Use horizontal-vertical branches to the machines
Try to keep your main segment as short as possible and branch-out with a horizontal duct before going vertical with a bend to an individual machine. By first using a horizontal duct, you prevent material building up in the branch. This material will go airborne if the sliding damper in the branch is opened and may then clog up the inlet of the dust collector or, worse, it may damage the ducting because of its force.

Place the sliding dampers close to the main segment in the horizontal part of the branch and not close to the machine if possible. This gives less chance of pressure leakage as you close off the whole branch.

But for manual sliding dampers, you will want to position them close to the machine as that will be more efficient for the worker who has to open and close them by hand.

Use flexible hose as little as possible!
It is almost unavoidable to use flexible hose as it lets you connect the rigid metal ducting to a machine with some flexibility. But flexible hose causes up to 10 times more resistance than standard smooth rigid ducting. Try to use a short length (1 meter maximum) of hose to connect to a machine and avoid bends or use a bend with a large radius.


Make sure to ground the system properly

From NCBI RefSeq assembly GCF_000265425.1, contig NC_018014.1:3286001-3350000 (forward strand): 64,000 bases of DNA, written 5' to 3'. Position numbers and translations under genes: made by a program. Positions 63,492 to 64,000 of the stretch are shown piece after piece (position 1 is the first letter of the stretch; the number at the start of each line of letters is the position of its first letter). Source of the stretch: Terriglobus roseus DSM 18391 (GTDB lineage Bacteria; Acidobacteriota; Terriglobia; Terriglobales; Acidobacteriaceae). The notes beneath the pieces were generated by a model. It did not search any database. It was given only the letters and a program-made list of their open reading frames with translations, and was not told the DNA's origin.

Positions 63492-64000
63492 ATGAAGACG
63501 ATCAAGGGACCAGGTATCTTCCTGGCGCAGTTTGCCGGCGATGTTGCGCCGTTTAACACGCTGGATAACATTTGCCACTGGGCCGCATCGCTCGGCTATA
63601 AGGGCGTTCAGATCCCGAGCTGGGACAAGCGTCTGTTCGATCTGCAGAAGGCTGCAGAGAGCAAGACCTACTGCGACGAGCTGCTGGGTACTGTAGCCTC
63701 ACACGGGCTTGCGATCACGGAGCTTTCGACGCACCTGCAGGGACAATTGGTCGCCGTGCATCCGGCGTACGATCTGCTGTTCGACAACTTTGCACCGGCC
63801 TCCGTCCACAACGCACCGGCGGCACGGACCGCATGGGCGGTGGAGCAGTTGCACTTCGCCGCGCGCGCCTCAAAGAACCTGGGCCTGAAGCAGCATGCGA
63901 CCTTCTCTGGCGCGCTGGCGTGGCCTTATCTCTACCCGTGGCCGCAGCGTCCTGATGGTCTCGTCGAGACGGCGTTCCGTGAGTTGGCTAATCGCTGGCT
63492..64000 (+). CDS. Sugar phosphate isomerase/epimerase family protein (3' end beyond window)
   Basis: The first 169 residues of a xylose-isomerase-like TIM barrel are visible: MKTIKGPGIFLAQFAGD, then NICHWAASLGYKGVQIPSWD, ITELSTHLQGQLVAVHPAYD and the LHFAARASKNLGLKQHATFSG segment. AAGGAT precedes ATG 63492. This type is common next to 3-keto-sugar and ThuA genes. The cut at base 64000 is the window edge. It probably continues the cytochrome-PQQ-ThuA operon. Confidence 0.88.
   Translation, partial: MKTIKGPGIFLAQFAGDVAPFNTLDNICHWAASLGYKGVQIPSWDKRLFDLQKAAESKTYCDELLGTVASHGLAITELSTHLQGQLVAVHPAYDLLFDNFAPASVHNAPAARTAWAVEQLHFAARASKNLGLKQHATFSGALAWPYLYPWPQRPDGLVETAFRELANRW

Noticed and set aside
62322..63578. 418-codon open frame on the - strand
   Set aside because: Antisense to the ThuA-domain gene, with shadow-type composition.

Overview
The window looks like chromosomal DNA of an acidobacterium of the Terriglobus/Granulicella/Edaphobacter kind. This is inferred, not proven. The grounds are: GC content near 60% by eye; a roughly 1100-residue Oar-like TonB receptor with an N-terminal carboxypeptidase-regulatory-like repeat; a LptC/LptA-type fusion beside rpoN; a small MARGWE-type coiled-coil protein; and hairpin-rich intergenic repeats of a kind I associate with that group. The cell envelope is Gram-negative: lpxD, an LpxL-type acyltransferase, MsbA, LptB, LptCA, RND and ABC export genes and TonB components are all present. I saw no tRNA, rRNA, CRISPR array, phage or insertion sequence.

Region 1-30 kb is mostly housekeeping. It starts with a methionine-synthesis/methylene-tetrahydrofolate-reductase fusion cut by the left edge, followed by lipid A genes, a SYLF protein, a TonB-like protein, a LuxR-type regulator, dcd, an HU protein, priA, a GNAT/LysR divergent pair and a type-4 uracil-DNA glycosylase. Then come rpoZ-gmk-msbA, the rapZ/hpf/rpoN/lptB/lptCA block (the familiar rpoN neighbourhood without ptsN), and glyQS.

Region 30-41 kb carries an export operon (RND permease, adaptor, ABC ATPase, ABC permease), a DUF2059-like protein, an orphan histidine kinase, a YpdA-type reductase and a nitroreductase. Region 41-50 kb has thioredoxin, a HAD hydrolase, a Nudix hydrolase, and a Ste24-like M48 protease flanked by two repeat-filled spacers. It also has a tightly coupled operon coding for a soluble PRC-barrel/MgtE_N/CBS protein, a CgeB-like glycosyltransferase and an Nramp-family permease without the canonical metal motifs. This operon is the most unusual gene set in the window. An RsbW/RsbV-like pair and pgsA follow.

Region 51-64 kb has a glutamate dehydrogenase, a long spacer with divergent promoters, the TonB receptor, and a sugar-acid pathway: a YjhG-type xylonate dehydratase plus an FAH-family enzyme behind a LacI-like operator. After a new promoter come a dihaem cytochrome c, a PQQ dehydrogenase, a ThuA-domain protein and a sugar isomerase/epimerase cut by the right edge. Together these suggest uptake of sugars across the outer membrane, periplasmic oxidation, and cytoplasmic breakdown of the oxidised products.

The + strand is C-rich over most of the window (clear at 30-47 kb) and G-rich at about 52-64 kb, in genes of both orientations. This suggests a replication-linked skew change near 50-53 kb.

Proper grounding is important for safety reasons. The airflow with dust particles may cause the buildup of static electricity. Once charged and given the right circumstances (an optimal mix of oxygen and dust particles), a spark may eventually lead to an explosion. This can all be avoided by using metal ducting and proper grounding:

  • Always ground the system starting at the dust collector. The dust collector must be properly grounded at its mains connection. The ducting is grounded at the dust collector’s inlet.
  • Make sure that each duct/section/segment in your ducting system is properly connected from a galvanic perspective. Lock rings with rubber inlays will prevent a good connection and must be bypassed with a ground wire to connect the next segment.
  • When using a flexible hose:
    • Avoid to use a (cheap) hose that does not have a metal wire inside.
    • Connect the wire to the metal ducting